J.R. Moehringer has a huge feature about Alex Rodriguez on ESPN.com today. It's a well-reported, in-depth look at everything Rodriguez has been up to since being banned from baseball for 162 games for using PEDs. There's a lot going on in the story, and you should really read the whole thing, but perhaps most startling are the various ways in which Rodriguez goes about atoning for his sins.
There was the night he made a list of people he felt the need to apologize to, and then called them all, one by one:
Then he makes a list. He loves lists, makes them all the time, usually in one of his special yellow notebooks, and on this list he writes the names of people he must phone right away. People to whom he owes an apology. People to whom he owes an explanation. Friends, owners, fellow players with whom he should shoot straight. He goes down the list, one by one, dialing his BlackBerry with an unsteady hand. He tells each person on his list that he's deeply sorry for all the drama he's caused, that he's determined to regain their trust and he hopes they'll give him that chance. Of course, he doesn't tell them the whole story, because he's never told the whole story to anyone. Not a single person, living or dead, knows the whole story, though two people know something close. Still, he tells the list people more than he's accustomed to telling, more than he's willing to tell, which makes each call a crucible. He's relieved when the list voices thank him for the call and wish him good luck in the trying days ahead. Mercy, grace, compassion — it's more than he hoped for, more than he deserves. It means he's on the right path.
There was his therapist, banning Rodriguez to the woods in order to contemplate his misdeeds in solitude:
Soul-crushing, kneecapping, the sessions are spa days compared to what comes after. Dr. David banishes Rodriguez to the nearby woods, orders him to go on a walkabout of shame, to meditate on what they've discussed, ponder what he's done. For a man who doesn't like being alone, this solitary excursion into the wilderness with nothing but his regrets for company is the most exquisite anguish.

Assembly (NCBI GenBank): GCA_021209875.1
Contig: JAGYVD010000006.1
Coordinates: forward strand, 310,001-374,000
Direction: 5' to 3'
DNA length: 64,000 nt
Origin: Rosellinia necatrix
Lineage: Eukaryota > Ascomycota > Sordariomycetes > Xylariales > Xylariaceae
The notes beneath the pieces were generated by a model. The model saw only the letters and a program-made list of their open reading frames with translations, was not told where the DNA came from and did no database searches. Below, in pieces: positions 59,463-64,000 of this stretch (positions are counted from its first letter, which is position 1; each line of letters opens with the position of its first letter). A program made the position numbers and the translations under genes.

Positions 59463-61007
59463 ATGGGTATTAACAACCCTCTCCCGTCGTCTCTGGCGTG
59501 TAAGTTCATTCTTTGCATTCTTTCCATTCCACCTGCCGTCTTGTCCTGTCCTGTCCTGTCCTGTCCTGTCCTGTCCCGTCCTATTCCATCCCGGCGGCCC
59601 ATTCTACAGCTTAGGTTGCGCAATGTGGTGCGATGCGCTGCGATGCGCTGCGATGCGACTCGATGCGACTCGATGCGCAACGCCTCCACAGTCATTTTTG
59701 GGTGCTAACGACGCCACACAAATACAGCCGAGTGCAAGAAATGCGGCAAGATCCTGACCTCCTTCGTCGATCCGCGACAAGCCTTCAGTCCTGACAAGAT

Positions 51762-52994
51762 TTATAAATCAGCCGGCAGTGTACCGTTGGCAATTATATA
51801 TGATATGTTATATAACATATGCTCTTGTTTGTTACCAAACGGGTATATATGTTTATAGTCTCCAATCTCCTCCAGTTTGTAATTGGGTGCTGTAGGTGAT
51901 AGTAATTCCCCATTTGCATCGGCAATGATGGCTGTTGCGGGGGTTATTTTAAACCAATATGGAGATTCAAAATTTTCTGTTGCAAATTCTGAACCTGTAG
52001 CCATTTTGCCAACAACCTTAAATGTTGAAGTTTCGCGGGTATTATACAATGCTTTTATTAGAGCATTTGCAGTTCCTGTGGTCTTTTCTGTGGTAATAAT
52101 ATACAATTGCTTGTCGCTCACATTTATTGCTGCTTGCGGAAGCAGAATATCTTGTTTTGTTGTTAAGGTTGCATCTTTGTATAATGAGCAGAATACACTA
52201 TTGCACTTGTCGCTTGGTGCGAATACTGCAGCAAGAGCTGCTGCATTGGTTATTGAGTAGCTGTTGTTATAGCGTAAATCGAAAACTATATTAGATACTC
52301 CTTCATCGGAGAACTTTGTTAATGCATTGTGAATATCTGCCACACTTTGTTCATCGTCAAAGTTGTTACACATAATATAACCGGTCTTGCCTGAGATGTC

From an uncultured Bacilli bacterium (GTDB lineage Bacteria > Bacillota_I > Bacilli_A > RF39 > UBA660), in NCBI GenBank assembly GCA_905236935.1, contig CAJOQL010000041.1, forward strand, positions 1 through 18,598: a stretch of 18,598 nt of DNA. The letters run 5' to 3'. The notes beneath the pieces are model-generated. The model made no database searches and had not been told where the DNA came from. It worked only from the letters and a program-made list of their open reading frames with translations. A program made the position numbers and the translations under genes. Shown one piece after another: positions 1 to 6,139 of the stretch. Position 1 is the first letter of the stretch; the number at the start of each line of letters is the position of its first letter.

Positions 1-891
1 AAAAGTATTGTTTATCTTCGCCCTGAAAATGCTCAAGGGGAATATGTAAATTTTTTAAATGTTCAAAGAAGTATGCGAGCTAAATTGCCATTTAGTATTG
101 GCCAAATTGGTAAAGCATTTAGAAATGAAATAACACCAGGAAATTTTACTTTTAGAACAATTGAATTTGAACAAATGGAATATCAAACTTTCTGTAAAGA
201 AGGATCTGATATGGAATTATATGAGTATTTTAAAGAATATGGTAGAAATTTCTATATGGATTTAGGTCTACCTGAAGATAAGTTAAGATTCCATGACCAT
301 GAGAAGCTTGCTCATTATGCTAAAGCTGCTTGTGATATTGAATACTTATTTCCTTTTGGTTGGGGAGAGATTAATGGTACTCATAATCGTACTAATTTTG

Rodriguez complains to Dr. David, and Dr. David doesn't care. Do it, he says, and Rodriguez obeys.
Rodriguez started carrying around a list of five things he can do to become a better person:
One day, sitting with Dr. David, he makes a list. Five ways to become a better person. He roughs it out on a piece of scratch paper, then types it up back home in Miami, then prints it out, then cuts it into a perfect square, then laminates it, then slides it into his black billfold, and every morning before shaving he takes it out and spends a few minutes really thinking about what it says. It's a searingly personal list, but he doesn't have to worry about it falling into the wrong hands, because it's written in a kind of wind-talker code that no one could break, a blend of Dr. David patois and Rodriguezese. Basically, the five items are about respecting others, about being kinder and more compassionate to others, and demanding others do the same. But there's nothing in there about making an explicit public avowal. Either it's not a priority for him or it's not in the realm of possibility.
On the one hand, all of these things appear to have helped Rodriguez reach a better place. On the other, this self-punishment feels a little outsized. It's reminiscent of the time Josh Gordon had to go to drug rehab for smoking weed and befriend a horse.
Moehringer's story is a profile of a man who's been torturing himself over his mistakes, and there are many scenes like the ones above, which are laid on so thick that it's hard to remember just how truly minor Rodriguez's transgressions are; he didn't hurt another human being or defraud anyone. He's just one of the many pro athletes to haven taken PEDs and then lied about doing so, and yet he's out here getting banished to the woods by his therapist as if he's a broken man who needs to be reborn. A-Rod is a weird dude and a cheater, but he's far from evil.